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First uterus transplant performed in U.S.

By Shawn Price   |   Updated Feb. 26, 2016 at 12:56 AM
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CLEVELAND, Feb. 25 (UPI) -- The first uterus transplant in the United States was performed this week, the Cleveland Clinic said.

A nine-hour operation on Wednesday transplanted a deceased donor's uterus into the body of a 26-year-old woman, who was not indentified.

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The transplant was the first in a study on uterine factor infertility, a condition that prevents some women from having successful pregnancies due to fibroids, genetic malformations, under development or scarring in the uterus

Dr. Tommaso Falcone, an obstetrician-gynecologist and Cleveland Clinic Women's Health Institute chairman said when the study began last fall that women with UFI need another option.

"Although adoption and surrogacy provide opportunities for parenthood, both pose logistical challenges and may not be acceptable due to personal, cultural or legal reasons," Falcone said.

Uterus transplants have previously been done in Turkey and nine in Sweden -- resulting in four births -- but Wednesday's operation was the first in the United States, the Cleveland Clinic said.

But uterus transplants come with many difficulties and are fraught with medical risks. The transplant is only to enable the women to carry one or two pregnancies.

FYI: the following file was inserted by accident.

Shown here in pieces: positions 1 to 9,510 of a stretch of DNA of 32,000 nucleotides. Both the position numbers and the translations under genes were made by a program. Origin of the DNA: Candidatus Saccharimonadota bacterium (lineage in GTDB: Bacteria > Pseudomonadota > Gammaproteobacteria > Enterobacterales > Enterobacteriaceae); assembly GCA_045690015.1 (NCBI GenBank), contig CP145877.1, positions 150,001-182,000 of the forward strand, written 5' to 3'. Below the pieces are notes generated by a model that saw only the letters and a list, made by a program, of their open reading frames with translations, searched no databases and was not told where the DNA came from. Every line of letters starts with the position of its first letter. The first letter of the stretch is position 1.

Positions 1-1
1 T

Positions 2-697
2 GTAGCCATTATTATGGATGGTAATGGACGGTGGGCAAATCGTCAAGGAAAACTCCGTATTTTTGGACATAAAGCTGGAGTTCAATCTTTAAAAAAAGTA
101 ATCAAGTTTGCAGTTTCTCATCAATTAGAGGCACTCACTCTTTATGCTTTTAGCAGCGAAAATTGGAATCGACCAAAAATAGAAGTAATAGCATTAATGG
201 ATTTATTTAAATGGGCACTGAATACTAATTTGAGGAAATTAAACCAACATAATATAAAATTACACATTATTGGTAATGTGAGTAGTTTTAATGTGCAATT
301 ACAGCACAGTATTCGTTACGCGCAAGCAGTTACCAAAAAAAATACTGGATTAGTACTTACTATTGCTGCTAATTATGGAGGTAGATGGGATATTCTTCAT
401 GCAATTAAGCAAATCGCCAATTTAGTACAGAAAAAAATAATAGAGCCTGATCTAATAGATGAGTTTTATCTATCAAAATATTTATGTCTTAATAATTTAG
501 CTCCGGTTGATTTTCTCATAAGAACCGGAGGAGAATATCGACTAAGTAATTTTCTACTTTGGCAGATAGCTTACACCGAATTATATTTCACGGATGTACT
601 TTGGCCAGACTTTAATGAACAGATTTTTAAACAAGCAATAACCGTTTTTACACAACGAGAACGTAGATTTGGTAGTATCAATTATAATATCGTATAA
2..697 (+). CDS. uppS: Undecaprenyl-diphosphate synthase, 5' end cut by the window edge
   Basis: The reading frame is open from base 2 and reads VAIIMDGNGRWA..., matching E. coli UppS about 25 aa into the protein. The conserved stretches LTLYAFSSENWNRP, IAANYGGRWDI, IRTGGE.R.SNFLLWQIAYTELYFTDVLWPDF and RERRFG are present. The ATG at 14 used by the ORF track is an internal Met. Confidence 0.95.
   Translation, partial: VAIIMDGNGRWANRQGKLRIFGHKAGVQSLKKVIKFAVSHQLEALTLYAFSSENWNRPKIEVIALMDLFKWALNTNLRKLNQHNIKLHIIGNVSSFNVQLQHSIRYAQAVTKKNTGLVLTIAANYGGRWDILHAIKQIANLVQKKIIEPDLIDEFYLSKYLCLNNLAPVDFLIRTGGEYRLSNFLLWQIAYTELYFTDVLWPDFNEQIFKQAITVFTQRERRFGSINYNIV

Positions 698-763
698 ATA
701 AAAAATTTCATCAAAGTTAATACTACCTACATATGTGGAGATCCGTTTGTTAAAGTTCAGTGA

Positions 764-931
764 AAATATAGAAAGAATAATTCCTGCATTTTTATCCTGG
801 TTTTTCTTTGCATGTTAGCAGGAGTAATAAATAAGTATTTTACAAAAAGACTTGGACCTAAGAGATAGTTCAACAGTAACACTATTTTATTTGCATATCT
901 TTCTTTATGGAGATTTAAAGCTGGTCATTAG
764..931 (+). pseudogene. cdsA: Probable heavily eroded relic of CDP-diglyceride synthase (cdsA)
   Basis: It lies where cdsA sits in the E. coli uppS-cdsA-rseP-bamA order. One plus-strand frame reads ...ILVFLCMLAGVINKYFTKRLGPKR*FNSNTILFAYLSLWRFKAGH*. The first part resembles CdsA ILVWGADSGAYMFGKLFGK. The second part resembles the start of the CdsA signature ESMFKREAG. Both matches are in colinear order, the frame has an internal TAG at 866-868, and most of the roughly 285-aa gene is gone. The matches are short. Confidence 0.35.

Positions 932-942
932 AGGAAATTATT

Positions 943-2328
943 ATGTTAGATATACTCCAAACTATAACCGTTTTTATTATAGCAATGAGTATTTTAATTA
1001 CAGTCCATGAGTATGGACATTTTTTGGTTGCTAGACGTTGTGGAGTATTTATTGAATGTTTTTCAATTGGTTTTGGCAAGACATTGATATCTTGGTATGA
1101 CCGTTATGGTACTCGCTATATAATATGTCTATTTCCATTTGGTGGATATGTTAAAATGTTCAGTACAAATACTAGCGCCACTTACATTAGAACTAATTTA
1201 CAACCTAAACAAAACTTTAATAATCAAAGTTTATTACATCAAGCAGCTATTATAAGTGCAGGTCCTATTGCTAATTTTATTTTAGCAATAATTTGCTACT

First, a woman must have her eggs removed and frozen. Then, like all transplant patients, must remain on immune system-suppressing medication for as long as the uterus is in her body, to avoid organ rejection.

She will also have to undergo monthly biopsies and wait at least a year before trying to become pregnant, allowing the body to heal and medication to be adjusted correctly.

Fertilization must be done in vitro.

The child will have to be delivered by Caesarian section and then, or after the delivery of a second child, the uterus would then be removed so that anti-rejection drugs can be stopped.

The clinic has given permission to perform up to 10 transplants as part of the study and will then decide the it's effectiveness and safety. As many as 50,000 women are being screened as potential transplant candidates.

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